In the documentary “ADD & Loving it?!”, host and actor Patrick McKenna notes that Hollywood (and by extension, the arts in general) is one place that unusual, even eccentric, people – many with ADHD, like himself – can be accepted and creative.
Lists of prominent creative people who show trademark signs of ADHD include Ansel Adams, Anne Bancroft, Beethoven, Hans Christian Anderson, Lewis Carroll, Leonardo da Vinci, Walt Disney, Cher, Thomas Edison, Robin Williams, Henry Winkler, Stevie Wonder, and many others. [From the LifeTips site.]
“In the midst of all the chaos in your mind, and all of the disorganization, and all the trouble getting started, and procrastination, your brain just thinks a little bit differently. And you can come up with things.”
That quote is by David Neeleman, former CEO of Jet Blue Airways. In 2000, he disclosed to CNN that he has ADD / Adult attention-deficit disorder.
“The process of creating strengthens and restores my spirit.”
Painter Roxanne Chinook.
Creative expression can transform painful reactions and situations, providing strength and understanding to change or at least deal with how the creative person feels and interacts with the world.
Some think art needs to have that kind of deep impact to be worthwhile.
Franz Kafka commented, “I think we ought to read only the kind of books that wound and stab us… that affect us like a disaster… A book must be the axe for the frozen sea inside us.”
In an interview when she was about 15, actor Claire Danes said, “I never thought of myself as shy, and then I realized I am kind of shy; I’ve just built defenses to hide it.” [Photo from her movie Temple Grandin.]
I have often been struck by how many apparently very self-assured performers and actors have been shy or introverted as children. Many still are, as adults.
Musician Gwen Stefani is another example. She was a “shy girl who spent most of her time in a bedroom plastered with Marilyn Monroe posters, who nevertheless assumed she was destined for greatness,” according to a UK newspaper profile.
One of the most basic elements in creative expression is ideas – interesting, stimulating, boring, trivial, absurd, impractical, useless, offensive – all sorts of ideas.
But just labeling or categorizing is a kind of censorship – especially if we do it too early on, before allowing them to percolate both consciously and unconsciously.
The attitudes we have about our creative ideas and projects can have a huge impact on what we actually invest energy in – or how much.
If we think a project is “only personal” or “not commercial,” we may not invest much into developing it, or it may not reach as large an audience it could if we were more passionate about it.
Many of his other movies are fact-based stories such as The Queen and Frost/Nixon, but screenwriter Peter Morgan says he wrote Hereafter quickly for himself, “without mapping it out too much or being too schematic,” and “left it in a drawer.” But six months or so later, a close friend died and he looked at the script again and decided to send it to his agent.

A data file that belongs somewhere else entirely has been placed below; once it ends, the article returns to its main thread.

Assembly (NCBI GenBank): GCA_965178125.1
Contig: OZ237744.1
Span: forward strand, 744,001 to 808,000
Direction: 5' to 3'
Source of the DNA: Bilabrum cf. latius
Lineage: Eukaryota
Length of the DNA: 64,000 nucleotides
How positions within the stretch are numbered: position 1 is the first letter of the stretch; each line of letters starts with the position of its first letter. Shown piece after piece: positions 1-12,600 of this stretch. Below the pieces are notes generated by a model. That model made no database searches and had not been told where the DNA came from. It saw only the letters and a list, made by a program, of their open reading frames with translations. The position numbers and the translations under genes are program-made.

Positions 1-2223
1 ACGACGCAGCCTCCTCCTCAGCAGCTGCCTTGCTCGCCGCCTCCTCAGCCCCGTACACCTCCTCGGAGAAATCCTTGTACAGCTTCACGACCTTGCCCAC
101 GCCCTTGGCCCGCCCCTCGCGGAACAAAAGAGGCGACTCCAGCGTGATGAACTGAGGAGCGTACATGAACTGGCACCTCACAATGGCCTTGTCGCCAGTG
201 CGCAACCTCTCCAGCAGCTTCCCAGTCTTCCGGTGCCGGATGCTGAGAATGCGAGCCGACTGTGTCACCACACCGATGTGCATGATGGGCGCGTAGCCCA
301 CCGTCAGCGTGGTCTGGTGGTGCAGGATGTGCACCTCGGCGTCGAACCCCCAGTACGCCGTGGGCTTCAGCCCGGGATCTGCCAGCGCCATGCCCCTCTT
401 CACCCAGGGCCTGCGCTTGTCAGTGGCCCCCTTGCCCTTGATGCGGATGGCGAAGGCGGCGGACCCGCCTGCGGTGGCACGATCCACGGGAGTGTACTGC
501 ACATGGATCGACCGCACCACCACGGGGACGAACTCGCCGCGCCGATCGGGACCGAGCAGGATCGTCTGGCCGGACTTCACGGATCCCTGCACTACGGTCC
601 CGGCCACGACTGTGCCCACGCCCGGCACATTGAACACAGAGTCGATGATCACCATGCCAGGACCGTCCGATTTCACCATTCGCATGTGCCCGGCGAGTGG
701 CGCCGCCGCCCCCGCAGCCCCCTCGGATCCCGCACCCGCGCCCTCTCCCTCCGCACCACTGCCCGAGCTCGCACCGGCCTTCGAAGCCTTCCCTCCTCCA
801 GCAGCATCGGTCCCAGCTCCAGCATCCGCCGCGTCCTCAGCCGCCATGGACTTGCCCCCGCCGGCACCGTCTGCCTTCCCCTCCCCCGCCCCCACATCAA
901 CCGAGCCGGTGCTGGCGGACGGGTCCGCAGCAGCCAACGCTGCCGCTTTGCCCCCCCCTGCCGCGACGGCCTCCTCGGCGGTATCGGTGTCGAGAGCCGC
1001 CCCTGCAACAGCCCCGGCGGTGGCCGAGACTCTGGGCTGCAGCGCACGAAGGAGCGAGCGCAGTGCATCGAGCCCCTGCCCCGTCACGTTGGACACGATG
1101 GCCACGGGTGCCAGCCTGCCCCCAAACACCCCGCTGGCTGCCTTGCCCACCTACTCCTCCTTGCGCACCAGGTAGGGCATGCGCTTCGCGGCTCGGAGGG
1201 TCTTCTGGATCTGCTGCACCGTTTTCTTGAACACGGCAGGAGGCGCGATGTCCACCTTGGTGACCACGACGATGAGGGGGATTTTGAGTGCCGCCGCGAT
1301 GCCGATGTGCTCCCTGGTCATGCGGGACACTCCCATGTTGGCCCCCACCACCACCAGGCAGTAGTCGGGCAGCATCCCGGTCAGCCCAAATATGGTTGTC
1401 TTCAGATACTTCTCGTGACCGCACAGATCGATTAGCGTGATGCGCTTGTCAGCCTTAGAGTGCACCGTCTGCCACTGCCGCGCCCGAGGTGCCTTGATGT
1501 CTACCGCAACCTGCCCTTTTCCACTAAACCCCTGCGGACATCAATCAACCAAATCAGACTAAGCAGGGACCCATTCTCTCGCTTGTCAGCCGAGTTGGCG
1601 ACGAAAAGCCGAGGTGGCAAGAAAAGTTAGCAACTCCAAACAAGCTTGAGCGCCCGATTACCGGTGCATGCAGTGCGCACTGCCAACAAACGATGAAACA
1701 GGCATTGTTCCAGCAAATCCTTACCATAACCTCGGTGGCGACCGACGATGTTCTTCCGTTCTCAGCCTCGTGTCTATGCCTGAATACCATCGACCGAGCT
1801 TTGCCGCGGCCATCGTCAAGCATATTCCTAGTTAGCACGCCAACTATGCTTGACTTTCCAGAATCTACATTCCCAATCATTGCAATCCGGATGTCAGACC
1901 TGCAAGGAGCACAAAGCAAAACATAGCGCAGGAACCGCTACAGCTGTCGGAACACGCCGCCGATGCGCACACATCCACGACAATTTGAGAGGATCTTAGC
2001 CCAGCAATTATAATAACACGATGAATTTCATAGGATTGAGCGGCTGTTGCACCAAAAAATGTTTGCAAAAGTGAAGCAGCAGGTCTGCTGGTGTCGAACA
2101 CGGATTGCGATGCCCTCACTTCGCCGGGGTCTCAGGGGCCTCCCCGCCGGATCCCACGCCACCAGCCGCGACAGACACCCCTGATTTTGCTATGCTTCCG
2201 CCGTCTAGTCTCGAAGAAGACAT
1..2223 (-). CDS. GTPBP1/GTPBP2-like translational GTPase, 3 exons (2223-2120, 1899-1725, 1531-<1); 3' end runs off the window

Steven Spielberg read it and suggested a number of changes, which Morgan says he was “thrilled with.”
But in a later meeting, Morgan said Spielberg thought the changes “he had given me had harmed the script and I said, ‘No, it was good,’ and he said, ‘No, no, it isn’t good, and I damaged your work, and I don’t want to touch it again, and I want to go back to the original script that you sent me, and I want to give it to my friend Clint Eastwood.’
Recently teen actress and singer-songwriter Demi Lovato entered treatment for “emotional and physical issues” – which reportedly include self-harm in the form of cutting.
According to a news report, “People close to the 18-year-old star say she struggled with eating disorders and self-mutilation before her breakthrough [Disney] role.” [From Demi Lovato’s crisis shows the risks of teen stardom, Los Angeles Times, Nov 6, 2010.]
What is cutting?
Dr. Michael Hollander, director of 3East at McLean Hospital affiliated with Harvard Medical School, commented in another article, “Often times, the individual is practically bursting with overwhelming feelings and this can be too hard to bear. I would say 80% of patients self-injure for emotional regulation.”
In the new movie “Fair Game,” Naomi Watts portrays Valerie Plame, a CIA agent whose identity was revealed by Bush White House officials to discredit her former ambassador husband for investigating and finding false the story of Niger selling uranium to Iraq, thus justifying the war.
Watts keeps getting stronger, more nuanced and emotionally complex, and is very intense and authentic here in depicting such a meaningful person in history.
She has grown into her strengths and identity as an artist over many years. It is a process for all of us.
There is a line in her movie “Ellie Parker” (2005) in which she starred and also produced: “You can’t be yourself because you’re always being judged.”